The RSC's Rome Season: Thrilling, corrupt and more relevant than ever

  • RSC Rome season
  • RSC Rome season
  • RSC Rome season: Julius Caesar rehearsal photo
  • RSC Rome season: Julius Caesar rehearsal photo
  • RSC Rome season: Julius Caesar rehearsal photo

The RSC puts all four of Shakespeare’s Roman plays to the stage - an epic undertaking that brings the excess of empire to Stratford-upon-Avon.

In Shakespeare’s Coriolanus, the titular general rages against the very idea of giving of power to the people. ‘…Bring in the crows to peck at the eagles, he seethes, pouring scorn on the common man. Violence ensues.

Shakespeare’s words are echoing back on us here in Brexit Britain - not to mention an America that recently elected Donald Trump. As a discontented public and our erratic rulers sow socio-political earthquakes, what better way for the RSC to highlight the tensions of 2017 than to resurrect the Roman Empire?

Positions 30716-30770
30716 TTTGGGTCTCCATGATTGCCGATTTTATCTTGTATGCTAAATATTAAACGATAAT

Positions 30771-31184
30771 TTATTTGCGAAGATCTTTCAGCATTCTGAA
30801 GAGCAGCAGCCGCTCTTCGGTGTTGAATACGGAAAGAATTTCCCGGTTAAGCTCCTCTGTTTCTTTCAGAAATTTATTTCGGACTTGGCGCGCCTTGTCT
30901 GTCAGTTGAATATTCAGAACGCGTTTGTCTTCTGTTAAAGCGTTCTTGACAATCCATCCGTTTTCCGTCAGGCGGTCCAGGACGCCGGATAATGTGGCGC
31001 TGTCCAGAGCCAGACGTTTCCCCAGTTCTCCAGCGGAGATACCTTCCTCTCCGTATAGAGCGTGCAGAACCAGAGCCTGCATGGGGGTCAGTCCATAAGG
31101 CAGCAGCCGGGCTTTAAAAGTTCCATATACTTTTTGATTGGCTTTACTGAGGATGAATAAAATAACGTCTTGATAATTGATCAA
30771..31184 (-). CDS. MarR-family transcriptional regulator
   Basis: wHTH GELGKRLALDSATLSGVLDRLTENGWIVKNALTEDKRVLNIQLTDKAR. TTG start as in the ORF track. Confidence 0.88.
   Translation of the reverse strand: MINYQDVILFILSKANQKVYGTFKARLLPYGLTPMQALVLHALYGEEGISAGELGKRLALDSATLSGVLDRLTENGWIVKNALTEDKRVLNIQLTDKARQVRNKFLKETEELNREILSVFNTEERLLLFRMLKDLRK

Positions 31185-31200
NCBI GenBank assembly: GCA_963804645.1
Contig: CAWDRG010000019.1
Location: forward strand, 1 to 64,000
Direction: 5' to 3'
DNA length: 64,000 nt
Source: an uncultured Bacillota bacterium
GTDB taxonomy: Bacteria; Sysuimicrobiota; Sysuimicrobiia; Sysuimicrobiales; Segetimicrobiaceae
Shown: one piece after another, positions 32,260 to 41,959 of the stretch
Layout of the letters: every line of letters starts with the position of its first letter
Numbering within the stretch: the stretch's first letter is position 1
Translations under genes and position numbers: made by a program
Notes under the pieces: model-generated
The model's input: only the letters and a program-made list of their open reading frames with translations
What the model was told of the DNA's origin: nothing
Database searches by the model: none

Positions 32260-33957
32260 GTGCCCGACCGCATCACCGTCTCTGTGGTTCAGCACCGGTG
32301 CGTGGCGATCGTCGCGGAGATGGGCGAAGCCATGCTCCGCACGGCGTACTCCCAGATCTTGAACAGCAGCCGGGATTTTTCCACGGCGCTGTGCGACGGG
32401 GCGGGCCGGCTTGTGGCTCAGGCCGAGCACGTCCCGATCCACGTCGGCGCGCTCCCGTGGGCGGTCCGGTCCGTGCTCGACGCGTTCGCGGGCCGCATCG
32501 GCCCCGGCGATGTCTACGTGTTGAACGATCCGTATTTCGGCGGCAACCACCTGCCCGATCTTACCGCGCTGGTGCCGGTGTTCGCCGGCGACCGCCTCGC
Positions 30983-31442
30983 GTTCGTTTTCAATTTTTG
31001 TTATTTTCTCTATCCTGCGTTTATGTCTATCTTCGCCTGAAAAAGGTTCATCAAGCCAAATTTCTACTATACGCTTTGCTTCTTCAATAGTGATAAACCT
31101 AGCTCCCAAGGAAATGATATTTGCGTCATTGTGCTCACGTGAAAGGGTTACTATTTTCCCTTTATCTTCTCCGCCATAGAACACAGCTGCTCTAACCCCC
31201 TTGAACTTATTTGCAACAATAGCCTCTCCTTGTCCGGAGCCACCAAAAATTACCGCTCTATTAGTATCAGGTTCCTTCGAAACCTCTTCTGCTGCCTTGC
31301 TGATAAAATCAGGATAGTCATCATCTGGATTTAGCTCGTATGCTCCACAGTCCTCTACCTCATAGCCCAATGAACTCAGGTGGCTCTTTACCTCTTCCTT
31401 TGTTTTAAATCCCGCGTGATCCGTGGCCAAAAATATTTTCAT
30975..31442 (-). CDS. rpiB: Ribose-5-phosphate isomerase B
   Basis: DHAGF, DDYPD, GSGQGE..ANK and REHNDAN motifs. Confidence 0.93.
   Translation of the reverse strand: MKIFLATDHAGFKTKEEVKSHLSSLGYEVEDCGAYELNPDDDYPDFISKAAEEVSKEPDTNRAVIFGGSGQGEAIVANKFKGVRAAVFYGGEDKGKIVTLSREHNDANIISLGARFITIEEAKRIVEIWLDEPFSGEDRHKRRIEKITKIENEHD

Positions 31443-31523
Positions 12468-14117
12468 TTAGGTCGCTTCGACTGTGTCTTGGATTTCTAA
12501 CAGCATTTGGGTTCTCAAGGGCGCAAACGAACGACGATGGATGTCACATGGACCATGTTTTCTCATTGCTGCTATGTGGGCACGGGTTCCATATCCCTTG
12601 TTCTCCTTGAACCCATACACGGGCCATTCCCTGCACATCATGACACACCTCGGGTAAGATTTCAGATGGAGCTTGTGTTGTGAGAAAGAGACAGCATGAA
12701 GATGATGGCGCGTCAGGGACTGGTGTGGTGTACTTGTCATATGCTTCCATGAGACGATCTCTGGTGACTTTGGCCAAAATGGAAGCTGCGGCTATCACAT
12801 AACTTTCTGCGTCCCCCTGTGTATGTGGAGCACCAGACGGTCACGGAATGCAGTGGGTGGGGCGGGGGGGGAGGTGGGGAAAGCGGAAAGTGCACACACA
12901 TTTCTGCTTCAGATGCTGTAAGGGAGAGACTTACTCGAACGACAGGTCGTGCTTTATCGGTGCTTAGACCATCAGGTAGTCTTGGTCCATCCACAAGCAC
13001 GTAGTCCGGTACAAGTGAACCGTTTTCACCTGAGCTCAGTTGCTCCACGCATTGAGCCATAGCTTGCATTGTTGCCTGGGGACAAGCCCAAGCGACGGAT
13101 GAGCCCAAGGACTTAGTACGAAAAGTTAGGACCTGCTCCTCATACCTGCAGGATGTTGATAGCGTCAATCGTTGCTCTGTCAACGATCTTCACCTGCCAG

Spearheading Rome MMXVII, Season Director Angus Jackson (Oppenheimer 2014, Don Quixote 2016) is well aware of the parallels.

‘It’s really going to be a season of thrillers,’ he explains. Jackson will be opening the Rome season with his direction of Julius Caesar - the original and most definitive story of brutal betrayal - and closing it with Coriolanus, Shakespeare’s tragedy concerning the uprising and bloody downfall of a brilliant general.

Inbetween the two, Iqbal Khan’s Antony and Cleopatra will retell the immortal story of seduction, doomed love and imperial ruin, while Blanche McIntyre’s Titus Andronicus re-stages a rip-roaring tale of extreme revenge, notorious for its grotesque climax.

Designer Robert Innes Hopkins is working on all four plays, ensuring that what we see on stage represents the journey of one empire through some very turbulent times.

‘I think what’s amazing about this is being able to join these four plays together and seeing the evolution of this society,’ Jackson teases. ‘Set up as a republic, becoming an empire…and when we get to Titus Andronicus, the one set furthest in the future, it’s a fictional play about the society tearing itself to pieces...a very bloody play.’